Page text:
Contact: For further information contact the Airworthiness Directives,
Safety Management & Research Section, Certification
Directorate, EASA. E-mail: [email protected].
I think EASA know what happened don't you?
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Old 16th Jun 2009, 18:16
  #1704 (permalink)  
 
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The A320 elevators and rudder hinges whose actuators had been
removed
shattered and the rudder and elevators came off.
That alone negates any other of his opinions as meaningless...
+ the rudder from F-GZCP seems still fixed to the fin itself.
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Old 16th Jun 2009, 18:30
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When you increase "software intelligence", you exponentially increase incorrect specification risks, code complexity, testing costs... If you want a cheap, testable, reliable software, better make it as simple as feasible. You can go for more complex softwares only if you have the extra-money... and are willing to take the extra-risks that come with them...
Naturally.

There'll have to be a demonstrated need, i.e., accident reports, pilot concerns, claiming there becomes too much for the crew to handle under a certain set of conditions. If true, then that'll become reflected in requirements to fix it. You can want a cheap airplane, but the requirements will tell you how cheap it can be.
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Old 16th Jun 2009, 18:37
  #1706 (permalink)  
I don't own this space under my name. I should have leased it while I still could
 
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First, I had a Pprune database error this message was posted at 1840 GMT+1hr.

Originally Posted by FE Hoppy
I think EASA know what happened don't you?
No.

Recommendations: Operators should ensure that flight crews have proper knowledge and proficiency:
- To detect and to identify unreliable airspeed indication.
- To apply immediate and conservative actions for ensuring
short term safe flight control, in accordance with the
manufacturer procedures developed for the specific aircraft;
the use of memory items should be considered.
- To apply procedures for the safe continuation of a flight with
unreliable airspeed indication up to a safe landing.
I think you might conclude that the air data system might have been a cause. They also say that flight crews (any flight crew) needs to have proper knowledge and proficiency in circumstances where there are air data errors.

You cannot infer that the crew on AF447 were not knowledgable or proficient nor that the air data system cause the crash. You might tentatively conclude that one or both were contributory but nothing else.
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Old 16th Jun 2009, 18:49
  #1707 (permalink)  
 
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EASA worth a read

EASA Safety Information Bulletin
SIB No.: 2009 - 17
Issued: 09 June 2009
Subject: Unreliable Airspeed indication
Background: During the recent accident of an A330 into the Atlantic Ocean
on 01 June 2009, and without prejudging the final outcome of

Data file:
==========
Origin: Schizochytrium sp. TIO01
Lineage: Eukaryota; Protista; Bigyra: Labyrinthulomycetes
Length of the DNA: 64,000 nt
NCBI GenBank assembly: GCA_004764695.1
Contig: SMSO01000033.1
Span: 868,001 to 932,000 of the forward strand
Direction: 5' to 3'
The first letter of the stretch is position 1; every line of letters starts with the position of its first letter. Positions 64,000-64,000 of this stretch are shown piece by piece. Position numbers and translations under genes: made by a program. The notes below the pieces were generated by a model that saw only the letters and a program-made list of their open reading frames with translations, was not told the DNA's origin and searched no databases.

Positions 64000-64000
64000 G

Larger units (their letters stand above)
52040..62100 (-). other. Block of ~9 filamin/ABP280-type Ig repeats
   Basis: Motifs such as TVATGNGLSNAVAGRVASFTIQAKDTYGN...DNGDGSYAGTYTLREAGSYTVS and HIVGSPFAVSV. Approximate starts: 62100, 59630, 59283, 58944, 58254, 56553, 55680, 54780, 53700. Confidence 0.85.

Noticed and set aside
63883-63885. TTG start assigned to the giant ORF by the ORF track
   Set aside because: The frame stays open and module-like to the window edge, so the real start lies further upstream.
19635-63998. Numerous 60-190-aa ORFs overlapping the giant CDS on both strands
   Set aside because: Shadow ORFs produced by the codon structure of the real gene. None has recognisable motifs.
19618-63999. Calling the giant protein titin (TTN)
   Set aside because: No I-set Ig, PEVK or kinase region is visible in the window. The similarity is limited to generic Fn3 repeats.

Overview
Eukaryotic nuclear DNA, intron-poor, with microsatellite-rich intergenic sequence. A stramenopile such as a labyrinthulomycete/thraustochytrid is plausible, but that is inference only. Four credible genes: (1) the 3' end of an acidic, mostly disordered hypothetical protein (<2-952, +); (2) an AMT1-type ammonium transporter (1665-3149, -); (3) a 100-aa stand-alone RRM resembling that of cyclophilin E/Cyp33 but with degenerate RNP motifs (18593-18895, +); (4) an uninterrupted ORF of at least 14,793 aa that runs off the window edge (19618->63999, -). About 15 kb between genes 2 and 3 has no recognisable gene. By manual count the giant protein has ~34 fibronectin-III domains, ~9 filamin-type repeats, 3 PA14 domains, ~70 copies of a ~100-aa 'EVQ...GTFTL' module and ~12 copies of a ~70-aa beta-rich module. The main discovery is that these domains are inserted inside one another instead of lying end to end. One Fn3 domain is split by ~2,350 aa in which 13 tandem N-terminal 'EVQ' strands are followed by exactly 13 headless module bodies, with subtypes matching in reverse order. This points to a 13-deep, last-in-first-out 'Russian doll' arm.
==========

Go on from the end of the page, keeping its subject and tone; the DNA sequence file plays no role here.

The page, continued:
the investigation, a discrepancy between the different
measured airspeeds was reported. There have been a number
of occurrences of unreliable airspeed indications or misleading
air data information. The root cause of this may be due to, but
is not limited to, inappropriate maintenance, contamination by
small objects or materials on the ground or in the air, extreme
environmental conditions producing icing outside the
certification envelope of the probes or large amount of water
ingestion.
Description: The primary purpose of the pitot-static system is to provide the
flight crew with airspeed information, required to safely control
the aircraft. As noted above, the origins of potential pitot-static
system malfunctions are numerous and cannot be totally
excluded in the operational context. The Aircraft Flight
Manuals and/or Flight Crew Operating Manuals include
procedures for unreliable airspeed indication (Air data system
misleading information) and these should be well known by
flight crews. Correct application of these procedures by flight
crews may be crucial for assuring the safety of the aircraft
when such Pitot-static malfunctions occur.
Recommendations: Operators should ensure that flight crews have proper
knowledge and proficiency:
- To detect and to identify unreliable airspeed indication.
- To apply immediate and conservative actions for ensuring
short term safe flight control, in accordance with the
manufacturer procedures developed for the specific aircraft;
the use of memory items should be considered.
- To apply procedures for the safe continuation of a flight with
unreliable airspeed indication up to a safe landing.
EASA SIB No: 2009 - 17
This is information only. Recommendations are not mandatory.
EASA Form 117 Page 2/2
Familiarisation of flight crews with unreliable airspeed
indication procedures should be provided through adequate
training. Flight crew knowledge and proficiency should be
checked on a regular basis.
Applicability: All aeroplanes operating in commercial air transport.
Contact: For further information contact the Airworthiness Directives,
Safety Management & Research Section, Certification
Directorate, EASA. E-mail: .

I think EASA know what happened don't you?
Yes. This was known from the earliest by the investigation. What is puzzling is why did it happen?

Now we are at the stage what are we going to do about it.?

On the surface it seems like the pitot tube issue is only a "minor malfunction". However I have to ask is it a conditional malfunction in that it is lilely to be combined with other serious workloads on the crew?

If so we either have to minimize the heck out the pitot tube combinations or train the pilots for this malfunction in turbulence. (I won't use the word "severe" since we still don't know)